Instead, your role is to ensure that disagreements are patched over, and that interaction continues smoothly. You want to be sure that disagreements don’t become personal, or fester over time. Your goal is to become a mediator, who guides the process of finding common ground between disagreeing parties, and who keeps negotiations civil and on-track.

Conflict Resolution

When you find out that there’s a conflict taking place between your players, it’s best to set some time to sort it out on neutral ground. Use classic conflict resolution techniques to try to find a solution to the situation. Start by making it clear that no one is in trouble. The power differential between you and your team may be intimidating, so handle it carefully.

Ask each side to present their case, calmly and carefully. Equally calmly, try to mirror back what each side is saying, rephrasing it to let them know that they were heard.

Try to find commonalities between the two sides. If your players disagree about a play that happened on the field, for instance, they may have some serious differences about strategy or experience, but they obviously all care about the team and the game. By finding that common ground, you’ll remind everyone present that they’re all literally and figuratively on the same team.

In some situations, finding that common ground may be enough to defuse the hostile energy in the situation, and the players may even volunteer solutions. If that doesn’t happen, start to brainstorm solutions on your own. Ideally, you want even-handed solutions that don’t overburden any one party, and that doesn’t feel punitive. You’ll see players accept or reject your proposals (or each others’), and they may volunteer their own options for resolving the situation. Negotiate with them, and let them negotiate with each other, to find an amicable solution. Guide the process back on track if you find a proposed solution to be unfair, or if you see tempers running hot.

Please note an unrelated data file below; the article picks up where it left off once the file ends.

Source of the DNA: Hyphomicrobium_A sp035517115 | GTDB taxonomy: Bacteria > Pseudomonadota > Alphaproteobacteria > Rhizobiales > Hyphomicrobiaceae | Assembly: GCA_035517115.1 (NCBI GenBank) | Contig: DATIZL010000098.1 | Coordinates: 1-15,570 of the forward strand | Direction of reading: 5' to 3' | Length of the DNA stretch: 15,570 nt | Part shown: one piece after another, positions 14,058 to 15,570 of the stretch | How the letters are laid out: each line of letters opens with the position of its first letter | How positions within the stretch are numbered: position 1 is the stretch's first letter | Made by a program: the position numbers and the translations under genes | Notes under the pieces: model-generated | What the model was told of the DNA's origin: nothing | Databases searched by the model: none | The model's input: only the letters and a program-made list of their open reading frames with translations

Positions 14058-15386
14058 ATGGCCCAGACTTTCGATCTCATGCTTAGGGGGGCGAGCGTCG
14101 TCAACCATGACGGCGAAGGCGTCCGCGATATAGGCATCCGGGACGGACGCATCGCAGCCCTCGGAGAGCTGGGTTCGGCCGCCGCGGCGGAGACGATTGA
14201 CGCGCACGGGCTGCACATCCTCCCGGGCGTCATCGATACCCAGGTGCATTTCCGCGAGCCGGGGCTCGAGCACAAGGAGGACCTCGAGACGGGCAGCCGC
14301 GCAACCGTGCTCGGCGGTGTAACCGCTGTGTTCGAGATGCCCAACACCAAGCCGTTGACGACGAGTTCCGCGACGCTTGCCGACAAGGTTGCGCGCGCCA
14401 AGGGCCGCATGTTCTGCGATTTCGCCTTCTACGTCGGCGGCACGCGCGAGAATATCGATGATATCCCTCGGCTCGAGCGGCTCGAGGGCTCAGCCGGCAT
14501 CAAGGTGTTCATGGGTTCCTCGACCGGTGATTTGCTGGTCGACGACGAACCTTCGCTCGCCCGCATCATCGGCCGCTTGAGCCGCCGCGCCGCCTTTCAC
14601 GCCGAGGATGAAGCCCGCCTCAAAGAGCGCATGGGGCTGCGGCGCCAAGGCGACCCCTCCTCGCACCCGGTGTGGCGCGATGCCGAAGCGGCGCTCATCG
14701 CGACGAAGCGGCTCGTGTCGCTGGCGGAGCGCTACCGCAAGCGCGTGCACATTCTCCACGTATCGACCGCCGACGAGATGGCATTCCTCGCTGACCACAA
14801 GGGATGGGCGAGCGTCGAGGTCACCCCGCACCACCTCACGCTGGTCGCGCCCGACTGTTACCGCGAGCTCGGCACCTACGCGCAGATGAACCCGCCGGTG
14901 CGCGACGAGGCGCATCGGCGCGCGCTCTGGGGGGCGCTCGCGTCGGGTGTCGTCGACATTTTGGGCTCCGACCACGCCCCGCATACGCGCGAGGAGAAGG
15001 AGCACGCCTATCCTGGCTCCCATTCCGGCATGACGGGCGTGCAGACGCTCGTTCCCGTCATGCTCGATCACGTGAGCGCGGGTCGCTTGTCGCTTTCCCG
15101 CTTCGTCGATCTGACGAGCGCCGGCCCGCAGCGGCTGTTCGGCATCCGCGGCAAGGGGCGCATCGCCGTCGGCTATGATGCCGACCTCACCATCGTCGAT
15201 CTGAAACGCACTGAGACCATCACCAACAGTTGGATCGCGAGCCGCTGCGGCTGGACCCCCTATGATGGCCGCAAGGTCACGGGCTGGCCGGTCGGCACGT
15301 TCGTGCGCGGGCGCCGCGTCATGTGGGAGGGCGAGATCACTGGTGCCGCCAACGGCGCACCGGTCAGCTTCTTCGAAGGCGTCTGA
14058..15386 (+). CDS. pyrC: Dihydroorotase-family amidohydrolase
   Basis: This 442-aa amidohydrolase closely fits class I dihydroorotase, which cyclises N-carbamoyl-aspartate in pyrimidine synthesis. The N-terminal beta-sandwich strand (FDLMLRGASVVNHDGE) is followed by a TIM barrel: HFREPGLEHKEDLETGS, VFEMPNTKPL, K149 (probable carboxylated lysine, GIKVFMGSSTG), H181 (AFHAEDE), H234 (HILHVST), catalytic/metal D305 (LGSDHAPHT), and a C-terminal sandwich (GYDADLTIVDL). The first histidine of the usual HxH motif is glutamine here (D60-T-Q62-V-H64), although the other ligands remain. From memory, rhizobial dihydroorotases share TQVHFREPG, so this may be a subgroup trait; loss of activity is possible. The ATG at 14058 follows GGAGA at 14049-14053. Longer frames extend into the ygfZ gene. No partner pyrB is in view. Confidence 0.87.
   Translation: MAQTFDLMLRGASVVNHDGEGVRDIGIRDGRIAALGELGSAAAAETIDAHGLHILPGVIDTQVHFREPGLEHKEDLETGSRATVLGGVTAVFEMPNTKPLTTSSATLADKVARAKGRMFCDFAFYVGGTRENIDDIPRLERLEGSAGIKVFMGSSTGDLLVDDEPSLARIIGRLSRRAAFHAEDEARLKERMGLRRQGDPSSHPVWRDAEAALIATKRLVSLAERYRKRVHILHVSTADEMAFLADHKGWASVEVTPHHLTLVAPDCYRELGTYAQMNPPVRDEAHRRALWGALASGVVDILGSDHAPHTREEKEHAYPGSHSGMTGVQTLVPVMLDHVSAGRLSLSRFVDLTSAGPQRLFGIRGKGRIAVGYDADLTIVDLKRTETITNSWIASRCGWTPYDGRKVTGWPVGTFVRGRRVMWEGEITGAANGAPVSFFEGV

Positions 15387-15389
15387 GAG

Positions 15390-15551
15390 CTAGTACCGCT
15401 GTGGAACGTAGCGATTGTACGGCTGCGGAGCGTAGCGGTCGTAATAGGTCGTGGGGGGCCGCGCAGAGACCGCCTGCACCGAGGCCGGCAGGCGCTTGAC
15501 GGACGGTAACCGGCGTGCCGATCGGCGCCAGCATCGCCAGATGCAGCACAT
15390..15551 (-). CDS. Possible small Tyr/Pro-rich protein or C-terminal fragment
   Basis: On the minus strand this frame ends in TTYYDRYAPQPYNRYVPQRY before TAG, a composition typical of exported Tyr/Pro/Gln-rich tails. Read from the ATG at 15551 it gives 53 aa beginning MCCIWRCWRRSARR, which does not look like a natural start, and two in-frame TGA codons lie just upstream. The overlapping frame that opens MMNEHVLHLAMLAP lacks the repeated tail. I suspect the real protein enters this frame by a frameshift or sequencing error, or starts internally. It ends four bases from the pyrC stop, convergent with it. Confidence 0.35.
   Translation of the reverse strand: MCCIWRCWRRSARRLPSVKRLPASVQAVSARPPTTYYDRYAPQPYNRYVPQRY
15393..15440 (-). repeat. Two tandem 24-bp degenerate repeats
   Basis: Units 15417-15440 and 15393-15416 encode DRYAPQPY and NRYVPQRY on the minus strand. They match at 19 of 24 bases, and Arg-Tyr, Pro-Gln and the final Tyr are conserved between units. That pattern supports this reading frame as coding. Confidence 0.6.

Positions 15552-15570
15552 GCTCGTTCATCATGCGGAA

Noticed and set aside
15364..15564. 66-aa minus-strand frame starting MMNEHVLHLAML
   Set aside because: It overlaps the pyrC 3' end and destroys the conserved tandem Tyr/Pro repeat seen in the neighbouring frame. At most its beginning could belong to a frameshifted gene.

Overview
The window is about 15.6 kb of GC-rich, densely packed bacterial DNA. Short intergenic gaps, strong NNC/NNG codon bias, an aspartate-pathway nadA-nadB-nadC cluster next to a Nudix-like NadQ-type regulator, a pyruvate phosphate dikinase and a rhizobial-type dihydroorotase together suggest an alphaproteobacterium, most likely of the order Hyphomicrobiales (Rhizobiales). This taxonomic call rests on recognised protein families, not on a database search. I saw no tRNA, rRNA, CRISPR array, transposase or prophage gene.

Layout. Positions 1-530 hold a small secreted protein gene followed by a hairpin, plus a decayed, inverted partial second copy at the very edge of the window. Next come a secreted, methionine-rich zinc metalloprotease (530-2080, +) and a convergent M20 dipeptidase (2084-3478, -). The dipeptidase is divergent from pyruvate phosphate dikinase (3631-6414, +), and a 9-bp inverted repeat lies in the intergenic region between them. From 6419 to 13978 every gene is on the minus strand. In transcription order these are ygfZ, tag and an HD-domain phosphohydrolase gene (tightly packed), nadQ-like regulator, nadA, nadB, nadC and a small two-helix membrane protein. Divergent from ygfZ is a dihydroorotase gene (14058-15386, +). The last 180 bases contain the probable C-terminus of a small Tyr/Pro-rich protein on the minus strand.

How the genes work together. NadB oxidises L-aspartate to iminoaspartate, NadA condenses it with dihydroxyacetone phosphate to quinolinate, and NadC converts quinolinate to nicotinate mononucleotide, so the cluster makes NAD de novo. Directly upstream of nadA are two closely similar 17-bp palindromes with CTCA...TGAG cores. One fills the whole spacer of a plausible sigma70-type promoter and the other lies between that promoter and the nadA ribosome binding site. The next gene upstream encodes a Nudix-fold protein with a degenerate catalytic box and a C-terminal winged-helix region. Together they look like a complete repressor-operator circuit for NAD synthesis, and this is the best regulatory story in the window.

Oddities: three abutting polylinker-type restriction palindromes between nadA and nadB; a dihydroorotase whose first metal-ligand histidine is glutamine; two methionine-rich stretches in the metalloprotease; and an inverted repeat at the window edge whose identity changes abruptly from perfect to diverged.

Keep in mind that while it’s always best if your players are friends with one another, this may be impossible due to irreconcilable differences. Forcing everyone to get along may backfire badly. Instead, in situations where a conflict can’t be resolved, remind everyone that in the end, they have a job to do. They need to put aside their differences for the good of the team. If they’re unwilling to do that, they need to think seriously about their future with the team.


Tempers and passions can run hot in a locker room. Whether your players are stressed after a recent loss, they’re engaging in unacceptable hazing activities, they’re disagreeing about proper conduct on the field, or they’re engaging in the same interpersonal struggles that affect us all, your players may end up driving wedges between each other.

Resolving these conflicts is vital to good coaching techniques. Don’t pick a side or make players feel rejected, but instead work to resolve disagreements amicably and get everybody getting along again. Traditional conflict resolution techniques, with a focus toward the task-oriented work of being on a team together, can do wonders to get a team working smoothly with one another.

About Ohio University’s Online Master of Athletic Administration Program

Ohio University, a leader in athletic education, established the first specialized academic sports program in the United States in 1966.

The online Master of Athletic Administration program is designed for professionals looking to advance their careers in athletic administration. Graduates are eligible for the National Interscholastic Athletic Administrators Association (NIAAA) certification. On average, students can complete the program in two years and develop the skills to run a successful interscholastic athletic department that meets the needs of student-athletes.


Community Tool Box, “Training for Conflict Resolution”